5 Ways to Boost Diversity in the Medical Community

Posted By American Med Spa Association, Monday, September 14, 2015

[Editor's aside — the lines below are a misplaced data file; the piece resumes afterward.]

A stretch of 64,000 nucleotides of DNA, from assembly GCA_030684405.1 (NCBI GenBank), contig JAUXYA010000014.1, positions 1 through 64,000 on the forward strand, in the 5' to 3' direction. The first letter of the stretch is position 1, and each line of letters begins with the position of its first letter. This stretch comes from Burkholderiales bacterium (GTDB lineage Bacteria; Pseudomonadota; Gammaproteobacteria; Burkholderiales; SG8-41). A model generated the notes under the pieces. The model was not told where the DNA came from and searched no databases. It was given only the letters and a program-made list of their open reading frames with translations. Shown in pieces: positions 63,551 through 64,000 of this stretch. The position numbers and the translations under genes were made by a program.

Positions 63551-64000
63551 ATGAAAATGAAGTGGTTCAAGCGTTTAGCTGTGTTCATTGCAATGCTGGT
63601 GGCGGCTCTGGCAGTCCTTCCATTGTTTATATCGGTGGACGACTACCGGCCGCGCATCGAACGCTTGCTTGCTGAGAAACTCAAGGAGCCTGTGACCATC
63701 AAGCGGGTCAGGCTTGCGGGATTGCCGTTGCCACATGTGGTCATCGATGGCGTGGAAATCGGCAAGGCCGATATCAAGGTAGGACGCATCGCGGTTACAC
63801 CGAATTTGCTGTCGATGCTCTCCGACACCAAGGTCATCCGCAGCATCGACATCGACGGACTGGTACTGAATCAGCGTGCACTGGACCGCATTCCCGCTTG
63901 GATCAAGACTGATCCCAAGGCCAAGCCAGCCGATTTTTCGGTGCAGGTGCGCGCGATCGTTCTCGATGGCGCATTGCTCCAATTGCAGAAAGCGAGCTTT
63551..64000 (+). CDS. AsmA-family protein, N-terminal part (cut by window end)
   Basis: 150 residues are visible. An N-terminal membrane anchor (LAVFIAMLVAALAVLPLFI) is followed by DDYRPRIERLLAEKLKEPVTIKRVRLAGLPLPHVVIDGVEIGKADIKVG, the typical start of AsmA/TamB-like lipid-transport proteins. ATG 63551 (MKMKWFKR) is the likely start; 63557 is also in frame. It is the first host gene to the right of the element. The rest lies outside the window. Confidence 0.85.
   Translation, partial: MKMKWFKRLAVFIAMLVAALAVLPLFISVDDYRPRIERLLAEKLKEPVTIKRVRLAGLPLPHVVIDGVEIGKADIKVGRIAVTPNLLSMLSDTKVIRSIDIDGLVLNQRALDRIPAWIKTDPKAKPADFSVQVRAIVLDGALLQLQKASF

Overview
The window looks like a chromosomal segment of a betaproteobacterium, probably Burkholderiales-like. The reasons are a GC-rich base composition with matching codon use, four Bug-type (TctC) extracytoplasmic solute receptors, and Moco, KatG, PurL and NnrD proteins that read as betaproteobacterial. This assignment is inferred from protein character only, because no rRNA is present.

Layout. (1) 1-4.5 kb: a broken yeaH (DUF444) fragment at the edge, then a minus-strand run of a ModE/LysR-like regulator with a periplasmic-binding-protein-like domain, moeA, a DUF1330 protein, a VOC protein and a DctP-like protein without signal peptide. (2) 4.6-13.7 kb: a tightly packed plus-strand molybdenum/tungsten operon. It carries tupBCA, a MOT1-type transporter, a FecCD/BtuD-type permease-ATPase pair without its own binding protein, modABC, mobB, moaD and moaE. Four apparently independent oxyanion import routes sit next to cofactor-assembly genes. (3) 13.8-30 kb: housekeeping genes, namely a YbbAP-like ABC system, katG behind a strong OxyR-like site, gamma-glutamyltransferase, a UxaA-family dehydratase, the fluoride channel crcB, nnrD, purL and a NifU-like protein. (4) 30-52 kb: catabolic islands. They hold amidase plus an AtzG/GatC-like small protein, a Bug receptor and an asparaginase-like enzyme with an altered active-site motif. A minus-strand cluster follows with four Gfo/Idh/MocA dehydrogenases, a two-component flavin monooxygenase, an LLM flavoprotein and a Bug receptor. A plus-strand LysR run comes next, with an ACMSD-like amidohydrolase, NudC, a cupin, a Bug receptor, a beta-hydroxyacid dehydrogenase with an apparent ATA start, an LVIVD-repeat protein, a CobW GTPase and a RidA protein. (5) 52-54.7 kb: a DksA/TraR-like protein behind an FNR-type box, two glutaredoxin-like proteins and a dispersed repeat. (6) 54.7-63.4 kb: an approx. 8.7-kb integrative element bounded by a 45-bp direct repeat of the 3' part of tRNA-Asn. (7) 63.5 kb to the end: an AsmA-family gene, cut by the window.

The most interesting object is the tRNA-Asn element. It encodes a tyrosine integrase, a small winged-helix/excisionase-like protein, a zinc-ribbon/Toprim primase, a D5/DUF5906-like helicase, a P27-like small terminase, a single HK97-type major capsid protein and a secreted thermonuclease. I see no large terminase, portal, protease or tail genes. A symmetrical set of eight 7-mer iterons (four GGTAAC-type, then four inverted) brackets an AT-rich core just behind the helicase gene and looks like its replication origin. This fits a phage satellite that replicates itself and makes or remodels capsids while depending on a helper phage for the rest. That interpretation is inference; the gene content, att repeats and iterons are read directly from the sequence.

Despite a recognized need for an increasingly diverse physician workforce, research confirms that fewer black men attend medical school today than in 1978. How can physicians and educators ban together to help reverse this problem? A recent report from Academic Medicine outlines key diversity solutions.   Of all the common misconceptions about diversity in medicine, perhaps the most prevailing are that it only impacts students of color or fills perfunctory affirmation action quotas. But considering the outcomes for black patients—who have some of the highest rates of diabetes, heart disease and hypertension in the nation—such thinking couldn’t be farther from the truth. In fact, a recent study in JAMA found that non-white physicians cared for 53.5 percent of minority patients and 70.4 percent of non-English-speaking patients, underscoring the crucial link between diversifying the physician workforce and reducing health disparities. This is why “Altering the Course: Black Males in Medicine,” a new report from the Association of American Medical Colleges (AAMC), gathered the perspectives of 11 black premedical students, physicians, researchers and leaders through interviews to explore possible factors for the decline of black men in medical school and broad-based solutions to alter them. While one solution won’t instantly curb the dearth of black men in medicine, institutions can take certain steps to connect with black men in their communities and attract more diverse applicants, according to the report.  To read about some of these steps, log on to AMA Wire.